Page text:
2. Tax Reform Was Bipartisan II: Republicans Championed Lower Rates

The 1986 reform lowered the top marginal tax rate from 50% to 28% for individuals. This was lower than most observers thought possible, and actually lower than the initial proposals from Treasury. In this sense the 1986 reform did not follow the normal legislative progression, in which ambitions are gradually eroded and far-reaching proposals end up as watered down tweaks to existing policy. Part of the reason for the surprising result was the Republican commitment to lowering tax rates. Republicans believed then (as many believe today) that lower rates would lead to faster economic growth due to improved incentives. The commitment to lowering rates was so strong that Republicans were willing to tolerate other changes that would otherwise have been unpopular on their own merits.

There are two interesting details regarding the top marginal tax rate in 1986. First, although the bill was signed in October 1986, the lower marginal rate was not immediately applied. Instead, lower rates were phased in: dropping from 50% in 1986 to 38.5% in 1987 and then finally to 28% in 1988. Throughout the process legislators used phase-ins either to reduce the cost of the bill or to distribute favors in order to secure votes. Second, while the published top rate was 28%, some taxpayers actually faced a 33% marginal rate (known as a “phantom” marginal rate), due to the way lower tax brackets where phased out for high-income taxpayers. The phantom rate remained in place until 1990, at which time it was replaced with a new 31% top marginal tax rate. The phantom rate serves as a useful reminder that in taxes as with other things, reality may differ from what is advertised.

Read across to today: President Donald Trump has been particularly focused on lowering the corporate tax rate. The most recent plan featured a 20% top marginal corporate tax rate. Many analysts think such a low rate is unachievable and have speculated that the eventual rate will have to move higher, perhaps as high as 30%. We are not so sure. As in 1986, the prospect of a very low marginal corporate tax rate is what makes reform appear ambitious and worth doing. If the corporate rate is lowered only a few percentage points then the rationale for the whole package weakens. We suspect President Trump will continue to advocate for a very low corporate rate, even if achieving that requires a sleight of hand in other parts of the bill.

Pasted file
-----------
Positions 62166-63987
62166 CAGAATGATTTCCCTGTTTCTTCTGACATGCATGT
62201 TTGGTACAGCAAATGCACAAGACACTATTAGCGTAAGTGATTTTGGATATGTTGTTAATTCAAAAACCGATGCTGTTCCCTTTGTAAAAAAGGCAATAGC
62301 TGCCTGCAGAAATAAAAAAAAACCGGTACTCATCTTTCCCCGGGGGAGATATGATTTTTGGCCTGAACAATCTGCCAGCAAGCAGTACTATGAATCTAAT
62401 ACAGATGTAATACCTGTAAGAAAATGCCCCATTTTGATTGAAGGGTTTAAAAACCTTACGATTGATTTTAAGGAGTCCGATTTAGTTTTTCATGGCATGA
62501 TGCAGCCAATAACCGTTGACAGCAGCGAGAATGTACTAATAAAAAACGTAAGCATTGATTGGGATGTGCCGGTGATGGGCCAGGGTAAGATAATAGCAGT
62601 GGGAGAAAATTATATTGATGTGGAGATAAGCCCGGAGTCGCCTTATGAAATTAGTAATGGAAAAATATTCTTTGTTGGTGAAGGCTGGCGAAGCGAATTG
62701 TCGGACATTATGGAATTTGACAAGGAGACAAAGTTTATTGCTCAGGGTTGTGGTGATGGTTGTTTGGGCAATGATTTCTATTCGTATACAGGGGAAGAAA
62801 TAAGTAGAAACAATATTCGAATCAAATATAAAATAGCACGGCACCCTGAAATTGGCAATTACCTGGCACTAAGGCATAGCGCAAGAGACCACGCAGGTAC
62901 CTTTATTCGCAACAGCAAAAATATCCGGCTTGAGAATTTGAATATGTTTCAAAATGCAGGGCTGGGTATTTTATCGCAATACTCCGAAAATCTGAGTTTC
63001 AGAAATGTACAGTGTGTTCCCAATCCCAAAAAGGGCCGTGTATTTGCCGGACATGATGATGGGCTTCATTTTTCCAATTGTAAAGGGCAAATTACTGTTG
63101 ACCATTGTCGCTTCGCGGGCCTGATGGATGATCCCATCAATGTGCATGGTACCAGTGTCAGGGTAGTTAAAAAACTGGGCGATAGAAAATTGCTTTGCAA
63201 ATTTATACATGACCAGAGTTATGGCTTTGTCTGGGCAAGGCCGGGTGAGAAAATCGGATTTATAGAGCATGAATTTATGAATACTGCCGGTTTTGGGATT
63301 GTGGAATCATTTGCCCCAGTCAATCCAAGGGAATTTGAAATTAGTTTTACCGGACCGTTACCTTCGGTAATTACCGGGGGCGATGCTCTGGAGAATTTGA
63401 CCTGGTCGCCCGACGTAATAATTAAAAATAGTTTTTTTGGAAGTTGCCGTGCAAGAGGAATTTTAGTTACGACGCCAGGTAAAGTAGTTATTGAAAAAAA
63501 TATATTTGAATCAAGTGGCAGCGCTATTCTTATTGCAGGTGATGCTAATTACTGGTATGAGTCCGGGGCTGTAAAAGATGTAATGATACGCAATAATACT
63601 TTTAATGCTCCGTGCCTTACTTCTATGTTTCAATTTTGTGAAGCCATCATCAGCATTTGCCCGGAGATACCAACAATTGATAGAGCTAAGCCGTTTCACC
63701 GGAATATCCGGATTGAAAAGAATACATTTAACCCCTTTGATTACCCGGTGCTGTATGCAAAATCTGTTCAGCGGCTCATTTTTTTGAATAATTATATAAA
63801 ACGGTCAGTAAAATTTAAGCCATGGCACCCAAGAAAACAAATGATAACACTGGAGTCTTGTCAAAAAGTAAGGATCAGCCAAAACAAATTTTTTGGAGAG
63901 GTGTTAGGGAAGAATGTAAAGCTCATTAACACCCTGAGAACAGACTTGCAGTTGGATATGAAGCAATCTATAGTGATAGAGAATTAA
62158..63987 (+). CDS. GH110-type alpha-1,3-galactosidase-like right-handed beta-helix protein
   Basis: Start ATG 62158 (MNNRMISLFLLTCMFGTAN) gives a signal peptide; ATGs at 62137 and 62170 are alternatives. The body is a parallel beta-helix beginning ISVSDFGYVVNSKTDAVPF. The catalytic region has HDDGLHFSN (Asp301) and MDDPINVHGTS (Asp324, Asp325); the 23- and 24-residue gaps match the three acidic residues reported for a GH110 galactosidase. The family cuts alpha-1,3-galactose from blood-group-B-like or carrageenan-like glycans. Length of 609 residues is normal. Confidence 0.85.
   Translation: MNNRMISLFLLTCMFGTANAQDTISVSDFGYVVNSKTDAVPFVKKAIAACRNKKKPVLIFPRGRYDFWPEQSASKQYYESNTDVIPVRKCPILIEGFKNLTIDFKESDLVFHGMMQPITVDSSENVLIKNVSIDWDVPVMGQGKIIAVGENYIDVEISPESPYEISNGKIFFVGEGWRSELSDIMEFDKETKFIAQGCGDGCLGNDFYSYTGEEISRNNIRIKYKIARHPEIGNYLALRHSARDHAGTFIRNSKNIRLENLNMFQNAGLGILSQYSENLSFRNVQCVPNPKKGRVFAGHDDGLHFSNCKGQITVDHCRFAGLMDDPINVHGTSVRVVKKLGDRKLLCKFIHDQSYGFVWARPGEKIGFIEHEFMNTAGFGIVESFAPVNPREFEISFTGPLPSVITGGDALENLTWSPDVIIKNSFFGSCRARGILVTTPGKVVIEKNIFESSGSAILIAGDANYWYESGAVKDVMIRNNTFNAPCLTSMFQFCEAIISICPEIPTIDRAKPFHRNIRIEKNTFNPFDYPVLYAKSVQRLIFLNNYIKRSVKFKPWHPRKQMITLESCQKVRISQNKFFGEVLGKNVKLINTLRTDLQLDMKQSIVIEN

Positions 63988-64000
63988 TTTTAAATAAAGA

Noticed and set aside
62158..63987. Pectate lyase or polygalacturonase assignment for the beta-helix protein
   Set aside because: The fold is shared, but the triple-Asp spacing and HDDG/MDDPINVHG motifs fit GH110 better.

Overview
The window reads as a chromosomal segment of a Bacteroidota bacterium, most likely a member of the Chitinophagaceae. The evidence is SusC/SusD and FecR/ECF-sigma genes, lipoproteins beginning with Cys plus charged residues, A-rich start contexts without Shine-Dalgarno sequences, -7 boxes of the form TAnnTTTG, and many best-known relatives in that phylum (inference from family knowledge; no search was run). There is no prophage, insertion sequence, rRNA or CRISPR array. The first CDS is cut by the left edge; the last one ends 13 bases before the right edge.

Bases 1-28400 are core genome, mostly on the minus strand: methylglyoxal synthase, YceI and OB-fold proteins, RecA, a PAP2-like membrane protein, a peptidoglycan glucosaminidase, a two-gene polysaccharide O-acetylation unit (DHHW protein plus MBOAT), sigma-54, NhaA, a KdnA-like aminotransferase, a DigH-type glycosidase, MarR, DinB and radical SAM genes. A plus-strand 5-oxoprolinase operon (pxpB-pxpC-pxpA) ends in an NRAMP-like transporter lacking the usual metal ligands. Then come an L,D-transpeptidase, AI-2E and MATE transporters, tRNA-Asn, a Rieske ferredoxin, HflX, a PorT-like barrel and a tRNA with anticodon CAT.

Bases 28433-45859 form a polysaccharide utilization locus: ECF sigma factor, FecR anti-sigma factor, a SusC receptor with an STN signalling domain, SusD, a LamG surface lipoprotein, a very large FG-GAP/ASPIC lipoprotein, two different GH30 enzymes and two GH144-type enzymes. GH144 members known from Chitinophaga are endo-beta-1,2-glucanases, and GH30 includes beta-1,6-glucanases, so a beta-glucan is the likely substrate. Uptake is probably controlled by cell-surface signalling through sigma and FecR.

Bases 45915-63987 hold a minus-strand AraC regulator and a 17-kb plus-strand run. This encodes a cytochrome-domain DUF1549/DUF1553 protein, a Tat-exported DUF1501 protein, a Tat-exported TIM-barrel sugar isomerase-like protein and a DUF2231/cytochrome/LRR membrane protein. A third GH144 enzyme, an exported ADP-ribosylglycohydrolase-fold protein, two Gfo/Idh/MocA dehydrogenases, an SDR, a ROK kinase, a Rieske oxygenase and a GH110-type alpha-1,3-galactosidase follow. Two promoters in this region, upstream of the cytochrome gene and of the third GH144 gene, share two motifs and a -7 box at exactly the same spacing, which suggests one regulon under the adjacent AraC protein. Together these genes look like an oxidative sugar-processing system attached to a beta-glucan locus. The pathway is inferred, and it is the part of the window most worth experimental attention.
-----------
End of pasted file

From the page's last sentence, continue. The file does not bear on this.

3. Middle-Class Tax Breaks Survived Intact

For all of the discussion about loopholes and special interests, the largest tax expenditures by dollar value benefit mainly middle-class taxpayers. Today those include tax preferences for employer-sponsored health insurance, mortgage interest, charitable giving and retirement savings. They also include the deductibility of state and local taxes as well as preferential rates for capital gains and dividends. The list was slightly different in the 1980s, but similar to today, the largest tax expenditures by dollar value were primarily middle-class tax deductions. Most of these middle-class tax expenditures survived the 1986 reform with limited or no changes.

When the 1986 reform process started, the Treasury Department identified a number of these deductions as not worth keeping. Treasury’s initial proposal eliminated the deductions for mortgage interest, charitable giving, and state and local taxes. President Ronald Reagan personally insisted that the mortgage interest deduction and charitable giving deduction be fully reinstated. In one of its first actions, the House Ways and Means Committee reinstated the state and local tax deduction2. After that there was no serious discussion of eliminating any of these popular tax advantages. (The lone exception was the deduction for IRA contributions, which was eliminated for workers with employer-sponsored pensions.)

Read across to today: This is a case where history is repeating itself. From the beginning, President Trump has insisted that the deductions for mortgage interest and charitable giving remain unchanged. While the initial proposal from the White House eliminated the state and local tax deduction, Congress is reportedly working to reinstate it, at least in some form. The lesson is clear: significant changes in tax advantages that benefit the middle class would be unpopular and will therefore be approached reluctantly, if at all.

4. Individual Tax Cuts Were Paid for By Corporate Tax Increases

There were two goals at the beginning of the 1986 reform process: revenue neutrality (total revenues would remain unchanged) and distributional neutrality (distribution across groups would remain unchanged). Of the two, only the first goal was achieved, while the second was quietly abandoned. As mentioned above, the final bill included some provisions aimed specifically at higher-income taxpayers, although these taxpayers also benefited from lower marginal rates. A more significant departure from distributional neutrality was that the 1986 reform raised taxes on corporations by $150 billion over a five-year period. The additional revenue from corporations was used to pay for lower taxes on individuals and make the whole package revenue neutral.